In 2000, Paul J. Crutzen, a Dutch atmospheric chemist and Nobel laureate, coined the term “Anthropocene.” The word designates the epoch in which human activity shapes ecosystems and where its presence registers in the geological record. Crutzen’s coinage comes as a response to decades of scientific data supporting anthropogenic climate change: The idea that, by polluting natural spaces and burning fossil fuels, humans are warming the planet, altering our world for the worse.
Poetry in North America has come to terms with this prospect in various ways, some of which are aesthetic. As American poet Brian Teare writes in “Transcendental Grammar Crown,”:
doubt entered the field
in the form of a body
always grass at edge
calf-high then rising
as heat midday does
The poet uses both white space on the page and unconventional syntax to fracture the poem’s language for the reader. This textual fracturing mimics subjectivity in the Anthropocene: If the epoch challenges the philosophic divisions between “man” and “nature,” or “nature” and “culture,” our understanding as a species of ourselves in relation to our environment must change too.
Other responses to climate change have been more concrete. In 2012, Ahsahta Press, an independent publishing house based in Boise, Idaho and one of the foremost publishers of experimental poetry in the United States — published a 544-page anthology, “The Acadia Project: North American Postmodern Pastoral.” The book collected poems by over 100 poets on topics ranging from “Textual Ecologies” to “Necro/Pastoral,” a literary mode that imagines the planet’s death and elegizes the world on such terms. Like the Teare poem, which is included in the anthology, these poems serve as humanist responses to the revelations of hard data, modeling a variety of possible rejoinders to the prospect of climate catastrophe.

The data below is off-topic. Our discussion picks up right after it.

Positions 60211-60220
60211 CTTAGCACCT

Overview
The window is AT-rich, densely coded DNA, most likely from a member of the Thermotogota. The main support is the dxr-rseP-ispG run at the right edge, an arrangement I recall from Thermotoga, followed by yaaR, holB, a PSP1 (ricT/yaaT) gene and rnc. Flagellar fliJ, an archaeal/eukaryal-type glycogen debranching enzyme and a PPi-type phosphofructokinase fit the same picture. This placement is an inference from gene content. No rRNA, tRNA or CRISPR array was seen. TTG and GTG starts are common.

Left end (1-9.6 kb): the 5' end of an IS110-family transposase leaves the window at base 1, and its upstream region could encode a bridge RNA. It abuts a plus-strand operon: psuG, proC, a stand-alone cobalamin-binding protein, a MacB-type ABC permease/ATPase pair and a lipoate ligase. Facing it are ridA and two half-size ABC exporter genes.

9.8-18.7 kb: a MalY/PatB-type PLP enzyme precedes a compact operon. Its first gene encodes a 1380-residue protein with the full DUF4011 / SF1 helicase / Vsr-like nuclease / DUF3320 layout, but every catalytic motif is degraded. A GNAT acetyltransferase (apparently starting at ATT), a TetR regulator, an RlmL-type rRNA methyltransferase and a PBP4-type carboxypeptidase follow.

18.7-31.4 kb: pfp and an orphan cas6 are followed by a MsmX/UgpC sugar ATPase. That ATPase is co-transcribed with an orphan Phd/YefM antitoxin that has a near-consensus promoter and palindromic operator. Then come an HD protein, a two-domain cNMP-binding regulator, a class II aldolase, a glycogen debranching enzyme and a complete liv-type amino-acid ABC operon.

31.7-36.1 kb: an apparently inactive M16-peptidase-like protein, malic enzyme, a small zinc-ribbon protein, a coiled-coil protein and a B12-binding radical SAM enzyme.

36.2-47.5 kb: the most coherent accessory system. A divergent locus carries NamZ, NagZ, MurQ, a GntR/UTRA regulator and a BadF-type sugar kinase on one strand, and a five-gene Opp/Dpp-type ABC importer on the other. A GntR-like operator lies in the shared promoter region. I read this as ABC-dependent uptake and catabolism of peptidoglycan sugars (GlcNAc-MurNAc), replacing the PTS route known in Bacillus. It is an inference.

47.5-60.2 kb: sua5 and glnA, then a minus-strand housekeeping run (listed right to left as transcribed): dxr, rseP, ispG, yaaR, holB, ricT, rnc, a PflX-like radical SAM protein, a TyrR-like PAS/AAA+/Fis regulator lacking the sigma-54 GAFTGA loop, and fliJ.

But poetry offers more than mere aesthetics. What many people do not realize is that North America boasts a robust poetry community, one with a long history of political activism. Georgetown’s own Carolyn Forché, university professor and director of the Lannan Center for Poetics and Social Practice, collected what she called poems of “witness” into an influential 1993 anthology, “Against Forgetting: Twentieth-Century Poetry of Witness.” The anthology framed the act of recording extremity — surviving the Holocaust or living through Soviet era repression, for instance — as a poetic one, allowing many who had seen poetry as merely ornamental to consider its political and historical import. That poetry has a political purpose is, today, taken as a given by most humanists, in part because of Forché’s work.
The poetry community often finds itself working closely with specialists from diverse fields, from political activists to scientists, and with increasing frequency they blend the discourses common to those fields with poetic techniques. American poet Juliana Spahr, for instance, has imitated the vast logs of scientific data in her 2011 book “Well Then There Now,” which forges poems out of lists of extinct species. Poets often find themselves appropriating scientific language and even numerical data into their poems, pressing the boundaries of what poetic language can be and the kinds of lexicons it can encompass.
Such is the aim of a series of pop-up writing workshops being offered this Saturday, April 22, at the March for Science on the National Mall. The march itself is aimed at celebrating science as a non-partisan issue that promotes the public good, calling on the Trump administration to ground its policies in empirical knowledge rather than “alternative facts.” The workshops have been organized by Jane Hirshfield — author most recently of 2015’s “The Beauty: Poems” — and address such topics as “Writing the Storm,” “Poems on Insects,” “Poems on Global Warming” and “Writing Poems with Data and Glue Sticks”. Workshops are aimed at various ages and levels of experience.
Poetry probably cannot save the world, nor should it be tasked with such a burden. What it can do is bring people together in ways that create a confluence of knowledge and expertise. In its ability to aesthetically mimic such confluences, perhaps it can inspire us to build a world that is greener and more conscious than the one we currently inhabit.
John James is a graduate student in the School of Continuing Studies.
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